When DNA undergoes a double-stand break or a related lesion due to either a natural occurrence or exposure to a toxic chemical, radiation or UV rays the CHK2 protein is activated. Specifically, DNA damage-activated phosphatidylinositol kinase family protein (PIKK) ATM phosphorylates site Thr68 and activates CHK2. Once activated CHK2 phosphorylates downstream targets including CDC25 phosphatases, responsible for dephosphorylating and activating the cyclin-dependent kinases (CDKs). Thus, CHK2’s inhibition of the CDC25 phosphatases prevents entry of the cell into mitosis. Furthermore, the CHK2 protein interacts with several other proteins including p53 (p53). Stabilization of p53 by CHK2 leads to cell cycle arrest in phase G1. Furthermore, CHK2 is known to phosphorylate the cell-cycle transcription factor E2F1 and the promyelocytic leukemia protein (PML) involved in apoptosis (programmed cell death).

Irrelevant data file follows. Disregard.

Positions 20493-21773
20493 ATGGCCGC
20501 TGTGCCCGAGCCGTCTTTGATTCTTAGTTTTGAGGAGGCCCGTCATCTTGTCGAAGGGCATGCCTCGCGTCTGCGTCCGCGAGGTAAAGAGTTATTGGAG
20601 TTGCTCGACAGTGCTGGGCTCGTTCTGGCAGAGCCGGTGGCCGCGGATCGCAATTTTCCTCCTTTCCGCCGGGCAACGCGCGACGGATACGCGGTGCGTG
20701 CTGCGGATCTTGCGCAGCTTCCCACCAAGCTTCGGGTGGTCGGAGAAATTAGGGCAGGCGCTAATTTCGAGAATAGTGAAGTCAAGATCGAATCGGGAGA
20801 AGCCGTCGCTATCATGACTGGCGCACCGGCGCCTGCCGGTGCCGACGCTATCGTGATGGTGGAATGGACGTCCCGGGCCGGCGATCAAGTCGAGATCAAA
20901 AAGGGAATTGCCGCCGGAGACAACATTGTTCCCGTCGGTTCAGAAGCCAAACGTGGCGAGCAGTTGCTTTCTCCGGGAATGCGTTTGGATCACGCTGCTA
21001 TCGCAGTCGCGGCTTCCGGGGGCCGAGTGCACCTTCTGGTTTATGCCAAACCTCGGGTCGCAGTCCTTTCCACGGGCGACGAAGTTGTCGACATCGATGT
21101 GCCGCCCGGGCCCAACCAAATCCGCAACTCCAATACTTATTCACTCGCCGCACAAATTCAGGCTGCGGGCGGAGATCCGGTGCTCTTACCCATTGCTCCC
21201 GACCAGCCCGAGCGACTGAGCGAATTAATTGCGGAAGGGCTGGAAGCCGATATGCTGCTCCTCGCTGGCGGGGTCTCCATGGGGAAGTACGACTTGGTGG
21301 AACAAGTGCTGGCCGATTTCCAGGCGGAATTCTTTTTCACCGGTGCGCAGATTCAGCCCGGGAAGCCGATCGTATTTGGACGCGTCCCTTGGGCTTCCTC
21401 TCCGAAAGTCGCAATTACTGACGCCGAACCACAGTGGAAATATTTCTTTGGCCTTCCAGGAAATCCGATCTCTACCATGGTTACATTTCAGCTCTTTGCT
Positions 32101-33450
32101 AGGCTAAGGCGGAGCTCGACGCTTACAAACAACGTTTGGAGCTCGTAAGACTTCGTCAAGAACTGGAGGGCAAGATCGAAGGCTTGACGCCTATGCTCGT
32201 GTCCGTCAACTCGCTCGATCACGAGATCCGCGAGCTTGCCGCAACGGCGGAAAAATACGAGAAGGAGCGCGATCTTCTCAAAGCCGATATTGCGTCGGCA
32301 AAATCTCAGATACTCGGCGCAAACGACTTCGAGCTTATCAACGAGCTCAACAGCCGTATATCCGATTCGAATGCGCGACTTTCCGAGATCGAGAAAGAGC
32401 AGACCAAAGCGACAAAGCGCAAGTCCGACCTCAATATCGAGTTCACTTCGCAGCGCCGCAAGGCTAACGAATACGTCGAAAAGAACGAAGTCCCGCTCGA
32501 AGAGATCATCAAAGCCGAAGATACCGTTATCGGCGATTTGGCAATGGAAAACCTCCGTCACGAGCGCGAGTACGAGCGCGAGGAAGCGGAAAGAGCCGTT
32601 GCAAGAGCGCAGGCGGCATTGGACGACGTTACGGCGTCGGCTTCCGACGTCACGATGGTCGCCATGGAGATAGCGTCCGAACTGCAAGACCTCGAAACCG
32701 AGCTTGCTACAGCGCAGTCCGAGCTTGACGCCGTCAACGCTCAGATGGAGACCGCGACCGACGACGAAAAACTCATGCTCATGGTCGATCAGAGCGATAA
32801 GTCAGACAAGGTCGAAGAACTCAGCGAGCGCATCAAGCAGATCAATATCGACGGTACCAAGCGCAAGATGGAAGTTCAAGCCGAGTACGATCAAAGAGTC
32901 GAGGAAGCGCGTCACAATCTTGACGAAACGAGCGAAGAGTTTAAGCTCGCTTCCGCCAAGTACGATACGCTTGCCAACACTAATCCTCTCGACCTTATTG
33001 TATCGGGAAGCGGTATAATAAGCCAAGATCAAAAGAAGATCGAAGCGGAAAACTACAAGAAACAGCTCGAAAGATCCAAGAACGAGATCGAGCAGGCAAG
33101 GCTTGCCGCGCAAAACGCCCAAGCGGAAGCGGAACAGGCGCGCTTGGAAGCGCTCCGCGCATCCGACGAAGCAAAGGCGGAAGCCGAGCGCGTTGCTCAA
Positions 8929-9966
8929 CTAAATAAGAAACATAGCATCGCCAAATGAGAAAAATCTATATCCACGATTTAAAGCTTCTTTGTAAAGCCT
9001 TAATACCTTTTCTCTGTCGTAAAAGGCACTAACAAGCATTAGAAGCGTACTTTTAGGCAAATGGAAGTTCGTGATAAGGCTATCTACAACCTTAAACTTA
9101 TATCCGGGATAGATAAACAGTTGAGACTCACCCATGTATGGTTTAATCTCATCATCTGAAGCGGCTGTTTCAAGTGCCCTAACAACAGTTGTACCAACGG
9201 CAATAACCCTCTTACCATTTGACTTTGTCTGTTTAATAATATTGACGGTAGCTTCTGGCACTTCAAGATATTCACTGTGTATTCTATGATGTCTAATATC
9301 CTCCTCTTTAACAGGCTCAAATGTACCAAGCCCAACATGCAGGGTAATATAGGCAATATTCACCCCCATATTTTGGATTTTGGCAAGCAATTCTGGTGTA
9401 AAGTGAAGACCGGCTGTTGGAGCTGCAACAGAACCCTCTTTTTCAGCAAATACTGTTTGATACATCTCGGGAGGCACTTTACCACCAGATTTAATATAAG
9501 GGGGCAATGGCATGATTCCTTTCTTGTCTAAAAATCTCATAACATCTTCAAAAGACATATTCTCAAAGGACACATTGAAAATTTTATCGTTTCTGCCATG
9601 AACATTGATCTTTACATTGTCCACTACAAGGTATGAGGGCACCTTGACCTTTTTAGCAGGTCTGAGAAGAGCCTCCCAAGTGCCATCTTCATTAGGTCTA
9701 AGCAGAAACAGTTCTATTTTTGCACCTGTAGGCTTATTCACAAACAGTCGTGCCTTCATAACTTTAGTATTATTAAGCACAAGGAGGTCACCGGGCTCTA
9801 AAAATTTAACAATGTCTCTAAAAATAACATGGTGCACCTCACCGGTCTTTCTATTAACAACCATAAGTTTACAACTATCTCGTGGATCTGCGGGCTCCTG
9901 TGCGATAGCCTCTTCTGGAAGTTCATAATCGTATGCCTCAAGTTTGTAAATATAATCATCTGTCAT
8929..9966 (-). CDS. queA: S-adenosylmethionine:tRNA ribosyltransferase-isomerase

CHK2, p53 and a combination of other tumor suppressor proteins freeze the cell division process and decide whether the damage will be repaired or if the cell will undergo apoptosis. If the damage is to be repaired, CHK2 interacts with and phosphorylates BRCA1, a protein responsible for repairing damaged DNA. By preventing mutated or damaged DNA from being passed onto daughter cells, CHK2 helps stop tumors from developing.
Discovery of association with cancer
In 1999 genetic variations of CHEK2 were found to correspond to inherited cancer susceptibility.